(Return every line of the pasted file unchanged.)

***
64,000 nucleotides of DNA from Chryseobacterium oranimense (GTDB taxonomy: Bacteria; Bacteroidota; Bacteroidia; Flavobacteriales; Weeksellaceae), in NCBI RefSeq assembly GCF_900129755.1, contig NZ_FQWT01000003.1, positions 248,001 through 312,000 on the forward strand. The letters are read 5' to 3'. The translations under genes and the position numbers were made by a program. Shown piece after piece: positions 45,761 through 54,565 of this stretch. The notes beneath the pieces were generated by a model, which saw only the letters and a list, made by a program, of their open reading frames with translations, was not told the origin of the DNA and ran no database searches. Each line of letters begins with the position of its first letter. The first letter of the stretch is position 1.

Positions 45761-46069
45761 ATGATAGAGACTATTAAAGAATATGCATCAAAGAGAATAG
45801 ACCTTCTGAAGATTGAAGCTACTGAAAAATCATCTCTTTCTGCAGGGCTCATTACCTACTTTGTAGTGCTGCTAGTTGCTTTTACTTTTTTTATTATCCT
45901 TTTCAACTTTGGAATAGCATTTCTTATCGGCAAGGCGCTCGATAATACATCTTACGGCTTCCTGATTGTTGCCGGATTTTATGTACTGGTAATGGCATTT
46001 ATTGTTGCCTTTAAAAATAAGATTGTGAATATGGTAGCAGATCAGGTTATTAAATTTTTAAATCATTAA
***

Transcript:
64,000 nucleotides of DNA from Chryseobacterium oranimense (GTDB taxonomy: Bacteria; Bacteroidota; Bacteroidia; Flavobacteriales; Weeksellaceae), in NCBI RefSeq assembly GCF_900129755.1, contig NZ_FQWT01000003.1, positions 248,001 through 312,000 on the forward strand. The letters are read 5' to 3'. The translations under genes and the position numbers were made by a program. Shown piece after piece: positions 45,761 through 54,565 of this stretch. The notes beneath the pieces were generated by a model, which saw only the letters and a list, made by a program, of their open reading frames with translations, was not told the origin of the DNA and ran no database searches. Each line of letters begins with the position of its first letter. The first letter of the stretch is position 1.

Positions 45761-46069
45761 ATGATAGAGACTATTAAAGAATATGCATCAAAGAGAATAG
45801 ACCTTCTGAAGATTGAAGCTACTGAAAAATCATCTCTTTCTGCAGGGCTCATTACCTACTTTGTAGTGCTGCTAGTTGCTTTTACTTTTTTTATTATCCT
45901 TTTCAACTTTGGAATAGCATTTCTTATCGGCAAGGCGCTCGATAATACATCTTACGGCTTCCTGATTGTTGCCGGATTTTATGTACTGGTAATGGCATTT
46001 ATTGTTGCCTTTAAAAATAAGATTGTGAATATGGTAGCAGATCAGGTTATTAAATTTTTAAATCATTAA